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George V of Great Britain (1911-1936)

1911 Double-Pound
George Frederick Ernest Albert, later George V, was born on the 3rd of June in 1865. He was the middle son of his predecessor, King Edward VII. He was married to Victoria Mary of Teck with whom he had five sons and a daughter. George V died on the 20th of January in 1936 and, was succeeded (briefly) by his oldest son, Edward VIII.

George's coronation was on the 22nd of June 1911 and, like for his father, proof sets with varying numbers of pieces were issued in that year. Two of the sets included gold, the first containing 12 coins from the five-pound down to the Maundy Penny. The second was the same as the first but did not include the five- or two-pound piece. A third proof set with 8 coins was struck that consisted of the halfcrown down to the Maundy Penny. In 1927 a fourth proof set was issued having 6 coins. This was of the new type of coins and consisted of the new crown (Wreath style), halfcrown, florin, shilling, sixpence, and the threepence. Sets that are complete with original cases are worth a bit more than non-cased sets, or sets in generic cases.

Gold coins were struck in various mints besides London and include Ottawa, Bombay, Melbourne, Perth, Sydney, and Pretoria. See here for the mintmarks used and for their locations on the coins. Additional mintmarks were used to identify the Heaton and King's Norton issues of Penny. See here for their location on the coins.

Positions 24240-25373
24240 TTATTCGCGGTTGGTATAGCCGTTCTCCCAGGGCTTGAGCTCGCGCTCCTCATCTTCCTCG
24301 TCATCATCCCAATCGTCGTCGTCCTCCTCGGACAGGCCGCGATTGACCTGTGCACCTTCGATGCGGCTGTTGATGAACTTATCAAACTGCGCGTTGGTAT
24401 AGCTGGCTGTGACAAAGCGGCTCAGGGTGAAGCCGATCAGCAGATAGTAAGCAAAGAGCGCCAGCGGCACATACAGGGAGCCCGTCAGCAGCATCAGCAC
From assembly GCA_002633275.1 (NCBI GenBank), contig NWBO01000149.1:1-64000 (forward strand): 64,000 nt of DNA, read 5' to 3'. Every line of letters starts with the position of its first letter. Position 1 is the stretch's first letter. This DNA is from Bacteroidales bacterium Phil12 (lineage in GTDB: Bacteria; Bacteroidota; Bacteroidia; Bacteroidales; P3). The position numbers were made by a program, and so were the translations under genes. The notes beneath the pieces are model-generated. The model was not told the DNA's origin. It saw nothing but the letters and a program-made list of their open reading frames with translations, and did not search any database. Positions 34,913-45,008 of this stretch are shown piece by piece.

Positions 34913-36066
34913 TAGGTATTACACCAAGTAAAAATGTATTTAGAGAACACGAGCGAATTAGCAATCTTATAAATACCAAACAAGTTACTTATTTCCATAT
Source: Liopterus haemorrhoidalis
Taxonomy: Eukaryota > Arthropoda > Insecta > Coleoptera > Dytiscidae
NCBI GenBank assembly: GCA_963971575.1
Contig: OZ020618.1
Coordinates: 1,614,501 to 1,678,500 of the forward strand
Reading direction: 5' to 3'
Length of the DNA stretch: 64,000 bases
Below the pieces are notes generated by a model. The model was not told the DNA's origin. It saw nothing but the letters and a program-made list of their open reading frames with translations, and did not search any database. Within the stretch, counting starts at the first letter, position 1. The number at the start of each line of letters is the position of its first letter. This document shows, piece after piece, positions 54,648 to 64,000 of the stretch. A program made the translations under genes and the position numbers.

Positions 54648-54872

There are several types issued for many of the denominations and collecting them all can be a bit of a challenge owing to the subtleties in them. For example is the Old vs Modified Effigy types. The differences between them vary by denomination. See here for ways to determine the difference on some of the various denominations.

In 1923 there was also a change in the composition of the penny, halfpenny, and farthing. Up until 1922, the composition was .950 copper, .040 tin, and .010 zinc. From 1923 until World War II, the composition was changed to .955 copper, .030 tin, and .015 zinc. In 1920, silver coins were also debased and went from .925 fine to .500 fine.

Monarchs of England and Great Britain | Coins of England and Great Britain